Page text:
A St. Petersburg court has ruled that the city's branch of the nongovernmental organization Memorial does not have to register as a "foreign agent" in a decision that could impact upon other NGOs hit with the same charges.
Prosecutors said that the organization received foreign financing and engaged in political activities, and was therefore required to register as a foreign agent with the Justice Ministry in accordance with a contentious law that came into force in November, Kommersant reported.
The organization, founded in Moscow in 1989, collects and publishes information on repression in CIS countries but also about abuses in the Soviet Union, particularly in gulags in the Stalin era. The group was instrumental in the successful campaign to place a stone memorial to gulag victims at Lubyanskaya Ploshchad in Moscow.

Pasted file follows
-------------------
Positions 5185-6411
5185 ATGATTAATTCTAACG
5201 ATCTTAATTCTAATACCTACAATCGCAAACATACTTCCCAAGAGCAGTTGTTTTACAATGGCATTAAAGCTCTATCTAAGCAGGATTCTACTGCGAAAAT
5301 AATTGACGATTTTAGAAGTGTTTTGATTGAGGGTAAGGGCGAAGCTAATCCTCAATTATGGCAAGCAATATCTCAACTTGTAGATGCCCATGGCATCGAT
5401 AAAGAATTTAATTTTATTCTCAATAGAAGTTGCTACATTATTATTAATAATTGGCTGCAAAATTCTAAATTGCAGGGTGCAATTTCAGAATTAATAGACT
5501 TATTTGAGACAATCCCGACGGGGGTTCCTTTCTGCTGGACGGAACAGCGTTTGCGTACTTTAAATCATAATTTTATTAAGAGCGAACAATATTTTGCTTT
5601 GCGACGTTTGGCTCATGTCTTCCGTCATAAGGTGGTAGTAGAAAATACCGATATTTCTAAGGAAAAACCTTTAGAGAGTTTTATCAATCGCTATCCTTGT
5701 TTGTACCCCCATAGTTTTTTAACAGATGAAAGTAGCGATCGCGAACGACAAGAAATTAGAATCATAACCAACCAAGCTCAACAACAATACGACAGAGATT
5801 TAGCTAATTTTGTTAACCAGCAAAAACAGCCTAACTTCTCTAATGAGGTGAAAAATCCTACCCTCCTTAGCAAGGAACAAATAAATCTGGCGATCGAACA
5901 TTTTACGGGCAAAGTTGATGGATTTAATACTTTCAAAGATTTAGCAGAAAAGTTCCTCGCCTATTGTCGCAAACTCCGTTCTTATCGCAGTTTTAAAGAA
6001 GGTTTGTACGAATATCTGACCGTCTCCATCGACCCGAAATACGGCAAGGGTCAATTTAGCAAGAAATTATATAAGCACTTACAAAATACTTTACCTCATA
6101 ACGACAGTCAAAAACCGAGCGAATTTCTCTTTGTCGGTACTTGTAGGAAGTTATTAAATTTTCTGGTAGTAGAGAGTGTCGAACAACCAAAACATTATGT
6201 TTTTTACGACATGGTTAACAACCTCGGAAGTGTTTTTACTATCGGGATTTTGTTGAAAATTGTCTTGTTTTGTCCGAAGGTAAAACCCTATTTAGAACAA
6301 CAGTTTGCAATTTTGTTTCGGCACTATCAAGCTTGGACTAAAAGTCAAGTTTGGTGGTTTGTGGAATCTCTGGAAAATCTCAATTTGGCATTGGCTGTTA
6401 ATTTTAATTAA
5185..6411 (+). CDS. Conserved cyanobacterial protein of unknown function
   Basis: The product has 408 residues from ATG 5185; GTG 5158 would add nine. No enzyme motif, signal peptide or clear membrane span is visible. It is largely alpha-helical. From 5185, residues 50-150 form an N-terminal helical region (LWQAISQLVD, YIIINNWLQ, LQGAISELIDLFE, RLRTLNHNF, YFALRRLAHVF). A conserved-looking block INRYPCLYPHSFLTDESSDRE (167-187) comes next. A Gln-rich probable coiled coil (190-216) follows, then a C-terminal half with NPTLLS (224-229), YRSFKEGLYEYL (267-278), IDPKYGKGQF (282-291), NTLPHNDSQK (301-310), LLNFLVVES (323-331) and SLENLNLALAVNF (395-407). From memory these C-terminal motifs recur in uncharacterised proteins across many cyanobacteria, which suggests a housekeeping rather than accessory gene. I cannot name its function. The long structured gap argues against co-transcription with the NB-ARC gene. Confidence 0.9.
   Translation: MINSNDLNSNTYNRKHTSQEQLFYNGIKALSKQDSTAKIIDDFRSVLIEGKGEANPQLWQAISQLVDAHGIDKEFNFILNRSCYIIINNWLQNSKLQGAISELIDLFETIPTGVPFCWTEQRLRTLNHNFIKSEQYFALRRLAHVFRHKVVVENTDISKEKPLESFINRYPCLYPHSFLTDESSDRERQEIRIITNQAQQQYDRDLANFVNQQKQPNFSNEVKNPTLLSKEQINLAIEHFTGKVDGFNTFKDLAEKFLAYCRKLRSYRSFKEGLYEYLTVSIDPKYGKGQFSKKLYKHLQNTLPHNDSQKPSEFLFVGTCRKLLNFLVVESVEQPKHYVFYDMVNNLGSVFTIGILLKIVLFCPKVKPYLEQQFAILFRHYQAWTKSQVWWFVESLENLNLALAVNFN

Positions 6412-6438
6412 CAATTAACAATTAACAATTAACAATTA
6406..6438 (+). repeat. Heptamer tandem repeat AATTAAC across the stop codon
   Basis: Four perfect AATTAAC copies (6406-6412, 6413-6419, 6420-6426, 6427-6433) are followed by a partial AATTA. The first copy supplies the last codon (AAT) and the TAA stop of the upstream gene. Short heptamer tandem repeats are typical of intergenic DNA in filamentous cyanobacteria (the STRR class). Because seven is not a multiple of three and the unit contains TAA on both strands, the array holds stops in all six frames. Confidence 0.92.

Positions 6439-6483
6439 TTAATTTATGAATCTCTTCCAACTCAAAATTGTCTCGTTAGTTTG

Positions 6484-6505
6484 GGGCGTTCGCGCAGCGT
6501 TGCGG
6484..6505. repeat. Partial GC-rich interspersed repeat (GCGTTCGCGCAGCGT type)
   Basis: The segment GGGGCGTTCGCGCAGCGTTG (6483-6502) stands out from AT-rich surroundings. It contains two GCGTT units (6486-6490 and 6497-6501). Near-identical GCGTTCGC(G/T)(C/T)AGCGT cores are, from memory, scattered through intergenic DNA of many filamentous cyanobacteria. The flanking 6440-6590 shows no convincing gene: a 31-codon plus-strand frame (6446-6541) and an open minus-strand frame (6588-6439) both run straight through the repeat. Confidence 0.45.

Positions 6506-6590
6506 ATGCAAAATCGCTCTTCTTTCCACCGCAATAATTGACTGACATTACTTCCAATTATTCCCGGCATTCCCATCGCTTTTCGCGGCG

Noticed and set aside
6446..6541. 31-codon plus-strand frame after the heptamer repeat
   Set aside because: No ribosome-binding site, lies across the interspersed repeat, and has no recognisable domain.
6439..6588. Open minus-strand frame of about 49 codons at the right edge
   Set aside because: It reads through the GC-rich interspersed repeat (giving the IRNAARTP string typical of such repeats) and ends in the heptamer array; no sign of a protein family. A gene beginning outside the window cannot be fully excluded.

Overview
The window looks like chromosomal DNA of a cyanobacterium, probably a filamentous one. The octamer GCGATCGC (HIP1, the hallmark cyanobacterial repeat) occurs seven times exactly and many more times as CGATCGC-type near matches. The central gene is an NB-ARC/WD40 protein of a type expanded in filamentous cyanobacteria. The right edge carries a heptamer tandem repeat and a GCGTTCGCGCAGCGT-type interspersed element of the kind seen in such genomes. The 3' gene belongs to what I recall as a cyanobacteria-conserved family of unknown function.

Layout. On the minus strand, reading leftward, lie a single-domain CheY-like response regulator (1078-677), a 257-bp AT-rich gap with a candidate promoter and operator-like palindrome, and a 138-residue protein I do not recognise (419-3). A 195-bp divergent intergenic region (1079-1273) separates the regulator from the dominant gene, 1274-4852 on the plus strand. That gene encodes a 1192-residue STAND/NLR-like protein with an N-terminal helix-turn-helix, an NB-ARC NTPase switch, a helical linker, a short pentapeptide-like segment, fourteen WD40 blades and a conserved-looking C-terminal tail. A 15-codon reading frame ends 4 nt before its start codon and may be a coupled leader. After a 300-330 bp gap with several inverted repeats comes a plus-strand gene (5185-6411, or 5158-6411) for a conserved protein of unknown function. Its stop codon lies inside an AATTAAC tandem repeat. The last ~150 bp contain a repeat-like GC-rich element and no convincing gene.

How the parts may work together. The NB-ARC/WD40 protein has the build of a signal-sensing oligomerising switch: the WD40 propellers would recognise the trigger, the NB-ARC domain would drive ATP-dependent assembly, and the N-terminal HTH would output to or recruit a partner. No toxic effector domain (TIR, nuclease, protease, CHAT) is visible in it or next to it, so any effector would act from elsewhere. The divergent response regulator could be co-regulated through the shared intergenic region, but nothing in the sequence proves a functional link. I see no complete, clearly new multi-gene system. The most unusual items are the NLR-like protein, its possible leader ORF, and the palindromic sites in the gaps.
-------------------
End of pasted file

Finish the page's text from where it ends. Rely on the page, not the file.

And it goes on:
Prosecutors said Memorial's presentation to the UN committee against torture, "Gypsies, migrants, activists: victims of police arbitrariness," which criticized the Interior Ministry for pressuring various minority groups. An administrative report said that Memorial's actions "defamed the honor and image of law enforcement employees."
However, the court ruled that this activity did not constitute a breach of the rules governing NGOs.
The NGO's chairwoman, Stefania Kulayeva, said she hoped that the victory would help other organizations in the same situation. She added that a clear signal had been sent to other courts telling them that they should be more discerning in deciding what constitutes political activity.
Though the case was dismissed, prosecutors have until July 30 to appeal the decision.